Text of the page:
Subscribe to Our Newsletters
BEEF Magazine is the source for beef production, management and market news.
Scott Laudert, a beef cattle technical consultant and former Kansas State University Extension livestock specialist, looks at the latest research on two topics this week – weaning methods and the effect of grazing implants on feedlot performance.
June 17, 2011
Fenceline weaning (FW)
The practice whereby cows are removed from their calves but the calves are allowed to see, hear and smell their dams from the pasture on the opposite side of the fence – is an on-the-farm method of weaning that makes a stressful situation less stressful for man and beast. Physical contact may be possible but suckling is prohibited.
The fencing separating the pastures must be sufficient to prevent calves from nursing and keep the cows and calves permanently separated. Ideally, the calves remain in the pasture occupied by the pairs prior to weaning and the cows are moved to an adjoining pasture. This eliminates some stress on the calves brought on by a change in environment and new feed and water sources.
University researchers in California, Michigan, Ohio, South Dakota and Virginia have evaluated the effects of FW on performance, health and stress-indicating blood parameters. They learned that daily gain in FW calves was equal to, and in some studies greater than, gain in calves weaned by traditional abrupt separation.
What’s more, treatment for respiratory disease in truck-weaned and drylot-weaned calves was 2-2.5 times greater than treatment in FW calves in the Ohio study but not different in other studies. Meanwhile, blood protein and enzyme measurements indicate FW may be less stressful than traditional weaning. In fact, several reports indicate FW calves spent less time walking and bawling and more time eating during the first few days following separation from their dams.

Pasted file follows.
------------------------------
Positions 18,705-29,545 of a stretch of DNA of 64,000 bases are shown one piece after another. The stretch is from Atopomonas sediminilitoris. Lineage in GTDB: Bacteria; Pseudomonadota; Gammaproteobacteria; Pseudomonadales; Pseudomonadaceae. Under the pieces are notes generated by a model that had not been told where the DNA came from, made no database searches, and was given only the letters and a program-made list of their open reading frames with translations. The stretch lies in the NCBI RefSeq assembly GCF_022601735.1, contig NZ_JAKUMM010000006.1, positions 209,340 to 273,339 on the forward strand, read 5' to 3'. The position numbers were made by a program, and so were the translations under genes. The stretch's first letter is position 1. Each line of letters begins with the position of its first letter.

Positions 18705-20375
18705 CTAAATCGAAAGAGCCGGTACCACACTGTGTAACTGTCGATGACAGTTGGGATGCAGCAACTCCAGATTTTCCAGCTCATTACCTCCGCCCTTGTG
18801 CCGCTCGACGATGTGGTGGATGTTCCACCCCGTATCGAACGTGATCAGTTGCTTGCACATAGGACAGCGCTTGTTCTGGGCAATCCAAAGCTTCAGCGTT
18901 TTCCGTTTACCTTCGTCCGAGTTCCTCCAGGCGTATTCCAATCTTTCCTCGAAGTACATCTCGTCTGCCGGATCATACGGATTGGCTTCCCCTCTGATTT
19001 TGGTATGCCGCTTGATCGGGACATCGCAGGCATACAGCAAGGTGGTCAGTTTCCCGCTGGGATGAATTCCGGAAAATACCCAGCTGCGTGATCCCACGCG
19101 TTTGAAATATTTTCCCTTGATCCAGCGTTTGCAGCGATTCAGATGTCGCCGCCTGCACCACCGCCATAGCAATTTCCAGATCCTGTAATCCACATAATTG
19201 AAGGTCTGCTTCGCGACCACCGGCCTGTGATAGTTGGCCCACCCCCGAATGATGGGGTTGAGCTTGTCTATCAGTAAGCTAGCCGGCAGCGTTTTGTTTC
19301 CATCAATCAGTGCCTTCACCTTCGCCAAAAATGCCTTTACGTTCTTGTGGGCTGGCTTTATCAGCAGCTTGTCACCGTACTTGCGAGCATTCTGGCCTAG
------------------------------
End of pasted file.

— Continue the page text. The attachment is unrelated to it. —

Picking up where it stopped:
A second weaning technique, known as two-stage weaning, was evaluated in several of the studies. This method involves the use of plastic anti-suckling devices or nose flaps, which are inserted into the nostrils of calves. The device prevents suckling but allows the calf to graze and have direct physical contact with the dam. Five to 10 days after insertion, the device is removed and the calf permanently separated from its mother.
Overall acceptability of the anti-suckling device method was less than FW primarily because of the extra labor associated with two trips through the chute to insert and remove the device.
FW is a humane and practical weaning method that minimizes stress and allows calves to efficiently gain weight. Supplemental feeding of calves during the weaning process will enhance performance.
To see the research reports on this topic, go to:
adsa.psa.ampa.asas.org/meetings/2007/abstracts/0539.PDF –page 542, abs W249
adsa.psa.ampa.asas.org/meetings/2007/abstracts/0362.PDF – page 365, abs 387
Grazing implants & finishing performance
Feedyards often prefer that feeder cattle come off pasture without being implanted, even discounting feeders implanted while on pasture. Such discrimination may not be warranted, according to Oklahoma State University beef researchers who reported that steers implanted with a combination implant while grazing winter wheat pasture performed in the feedlot at the same level as did steers not implanted during the grazing period.
During grazing, 193 fall-weaned Angus steer calves averaging 495 lbs. grazed winter wheat pastures during the fall, winter and spring for 148 days. Prior to grazing, half the steers were implanted with Component TE-G with Tylan; the other half were not implanted. Upon arrival at the feedlot, all steers were processed and implanted with Component TE-S with Tylan and fed in the same pen for 130 days.
While on pasture, the implanted steers gained 35 lbs. more than the non-implanted steers with this difference being reflected in feedlot arrival and harvest weight. In the feedlot, pasture implanted steers gained similarly compared to the steers not implanted while on pasture (4.37 vs. 4.24 lbs./day, respectively). Harvest (1,388 vs. 1,334 lbs.) and carcass (852 vs. 819 lbs) weights were greater for steers implanted both on pasture and in the feedlot.
Marbling score wasn’t affected by pasture implant. Both pasture implant groups had an average marbling score of small30. Nor was overall USDA Quality Grade affected by pasture implant, and 7% of both groups graded premium Choice.
To see the research reports on this topic, go to:
You May Also Like
The dollars and sense of sustainabilityFeb 21, 2023
Current Conditions for
Enter a zip code to see the weather conditions for a different location.
Smokehouse Creek Fire becomes largest in Texas historyFeb 29, 2024
Programs demonstrate U.S. beef’s versatility for China’s foodservice sectorFeb 28, 2024
APHIS strengthens animal health surveillance with UME investigation fundingFeb 28, 2024
NCBA, CattleFax partner on new culling resourceFeb 28, 2024